Lebanese President Michel Aoun urges return of Syrian refugees to stable areas

October 16, 2017 6:11 pm

Lebanese President (Photo by AFP)

Lebanese President Michel Aoun has called for a gradual return of Syrian refugees to their country, saying can no longer cope with the burden.
“My country cannot handle it anymore,” Aoun said Monday of some 1.5 million Syrian refugees living in Lebanon.
Aoun, who was addressing a group of international envoys in the Lebanese capital Beirut, called on global powers to help start the process of return for the Syrian refugees.
Many in Lebanon, a country of around six million people to the west of , are demanding that the government facilitate the return of Syrians who have arrived in the country since a foreign-backed war started in in 2011, arguing the Syrian government has managed to purge many areas of terrorists and refugees can now safely return to their homes.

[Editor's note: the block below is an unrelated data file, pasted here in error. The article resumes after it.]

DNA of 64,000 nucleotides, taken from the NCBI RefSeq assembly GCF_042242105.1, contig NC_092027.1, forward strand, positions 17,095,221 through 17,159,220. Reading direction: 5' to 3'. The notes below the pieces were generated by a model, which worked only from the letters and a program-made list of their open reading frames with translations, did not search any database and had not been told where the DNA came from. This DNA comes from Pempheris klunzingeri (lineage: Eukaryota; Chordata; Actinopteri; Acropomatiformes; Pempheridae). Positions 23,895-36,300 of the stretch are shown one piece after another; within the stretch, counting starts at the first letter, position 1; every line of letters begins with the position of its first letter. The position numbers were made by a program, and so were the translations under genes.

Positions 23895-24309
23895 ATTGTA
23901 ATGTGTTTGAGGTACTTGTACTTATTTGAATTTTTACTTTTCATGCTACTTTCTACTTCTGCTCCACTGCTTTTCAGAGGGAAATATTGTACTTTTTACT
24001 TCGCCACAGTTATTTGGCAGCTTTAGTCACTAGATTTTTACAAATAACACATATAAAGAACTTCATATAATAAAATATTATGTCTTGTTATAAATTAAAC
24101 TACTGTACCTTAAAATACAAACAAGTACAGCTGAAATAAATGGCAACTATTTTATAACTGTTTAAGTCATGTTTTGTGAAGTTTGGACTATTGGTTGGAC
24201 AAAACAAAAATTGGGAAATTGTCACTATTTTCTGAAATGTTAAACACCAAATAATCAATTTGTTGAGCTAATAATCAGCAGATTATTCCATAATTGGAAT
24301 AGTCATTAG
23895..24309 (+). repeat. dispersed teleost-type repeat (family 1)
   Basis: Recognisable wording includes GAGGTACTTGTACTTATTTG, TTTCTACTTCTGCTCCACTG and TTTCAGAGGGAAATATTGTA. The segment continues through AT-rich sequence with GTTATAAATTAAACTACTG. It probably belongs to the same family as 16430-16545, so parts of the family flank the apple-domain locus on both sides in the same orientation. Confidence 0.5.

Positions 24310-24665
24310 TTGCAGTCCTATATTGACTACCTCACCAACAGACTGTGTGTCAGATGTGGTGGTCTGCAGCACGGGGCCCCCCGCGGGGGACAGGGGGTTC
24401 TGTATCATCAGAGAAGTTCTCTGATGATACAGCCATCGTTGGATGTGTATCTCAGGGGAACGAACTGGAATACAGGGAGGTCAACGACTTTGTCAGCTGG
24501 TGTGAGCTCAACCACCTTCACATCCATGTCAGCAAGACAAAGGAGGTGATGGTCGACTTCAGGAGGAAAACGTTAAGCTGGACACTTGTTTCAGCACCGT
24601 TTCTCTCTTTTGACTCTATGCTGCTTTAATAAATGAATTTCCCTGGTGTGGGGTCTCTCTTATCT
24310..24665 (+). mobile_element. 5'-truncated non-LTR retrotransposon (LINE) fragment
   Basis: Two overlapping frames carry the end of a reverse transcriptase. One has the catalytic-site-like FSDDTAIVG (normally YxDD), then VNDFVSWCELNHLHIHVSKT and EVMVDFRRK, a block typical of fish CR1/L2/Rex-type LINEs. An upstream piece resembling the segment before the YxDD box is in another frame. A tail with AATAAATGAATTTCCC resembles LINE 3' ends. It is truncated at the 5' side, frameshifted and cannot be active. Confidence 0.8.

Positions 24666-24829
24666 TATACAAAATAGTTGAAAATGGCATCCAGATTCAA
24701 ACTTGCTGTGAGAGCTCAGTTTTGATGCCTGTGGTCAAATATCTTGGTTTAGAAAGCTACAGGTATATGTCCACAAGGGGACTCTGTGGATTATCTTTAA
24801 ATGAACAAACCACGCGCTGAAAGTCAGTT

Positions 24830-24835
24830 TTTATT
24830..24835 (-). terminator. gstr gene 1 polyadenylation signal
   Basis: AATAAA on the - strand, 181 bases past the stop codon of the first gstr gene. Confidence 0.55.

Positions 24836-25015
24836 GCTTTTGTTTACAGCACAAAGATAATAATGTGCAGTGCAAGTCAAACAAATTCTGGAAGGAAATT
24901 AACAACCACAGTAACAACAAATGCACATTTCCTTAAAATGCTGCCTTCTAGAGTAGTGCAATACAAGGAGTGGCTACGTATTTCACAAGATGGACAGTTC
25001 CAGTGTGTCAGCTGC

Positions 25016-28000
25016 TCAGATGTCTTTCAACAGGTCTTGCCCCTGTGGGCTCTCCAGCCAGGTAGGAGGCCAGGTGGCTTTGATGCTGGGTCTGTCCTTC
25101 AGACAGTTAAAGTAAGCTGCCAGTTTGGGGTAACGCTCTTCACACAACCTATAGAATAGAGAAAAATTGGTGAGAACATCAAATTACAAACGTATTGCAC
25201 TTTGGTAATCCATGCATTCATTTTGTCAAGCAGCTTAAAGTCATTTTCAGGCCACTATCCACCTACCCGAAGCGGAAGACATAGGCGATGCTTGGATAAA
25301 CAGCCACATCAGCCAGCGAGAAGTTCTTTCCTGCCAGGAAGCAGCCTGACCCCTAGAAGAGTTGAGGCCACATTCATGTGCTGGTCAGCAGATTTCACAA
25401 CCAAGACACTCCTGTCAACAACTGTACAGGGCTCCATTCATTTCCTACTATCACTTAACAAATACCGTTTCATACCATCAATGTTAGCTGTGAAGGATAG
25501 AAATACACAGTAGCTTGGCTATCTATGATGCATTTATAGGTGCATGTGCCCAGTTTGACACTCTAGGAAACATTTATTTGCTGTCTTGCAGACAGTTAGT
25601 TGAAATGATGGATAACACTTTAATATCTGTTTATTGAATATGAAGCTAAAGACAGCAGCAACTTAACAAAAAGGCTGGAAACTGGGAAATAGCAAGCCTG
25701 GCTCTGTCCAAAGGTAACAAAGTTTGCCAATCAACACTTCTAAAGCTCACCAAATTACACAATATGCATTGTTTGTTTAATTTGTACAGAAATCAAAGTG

Syrian refugee children play on a street at Shatila refugee camp, on the southern outskirts of the Lebanese capital Beirut, on September 1, 2017. (Photo by AFP)

Aoun said many areas in Syria have clearly become calmer and more stable in light of Syrian government advances against militants, adding, however, that the return of refugees must be carried out without any political consideration in mind.
“The return of displaced to stable and low-tension areas must be carried out without attaching it to reaching a political solution,” he said.
Lebanese authorities have called on the international community to step up financial support for Beirut over the refugees. Beirut says international donations have failed to meet the demands of the large population of Syrians living in camps and other facilities in Lebanon.
In his Monday speech, Aoun said facilitating the return of Syrians to their country would also benefit the international community, warning that otherwise existing political, economic and social problems in Lebanon would get out of hand.
In addition to the burden of refugees, Lebanon has also been suffering from the spillover of violence to its border regions.
In operations in August, Lebanon’s Hezbollah resistance movement, which has been assisting Syrian government in the war on terror, helped the clearance of border areas of terrorists of Daesh and other Takfiri groups.
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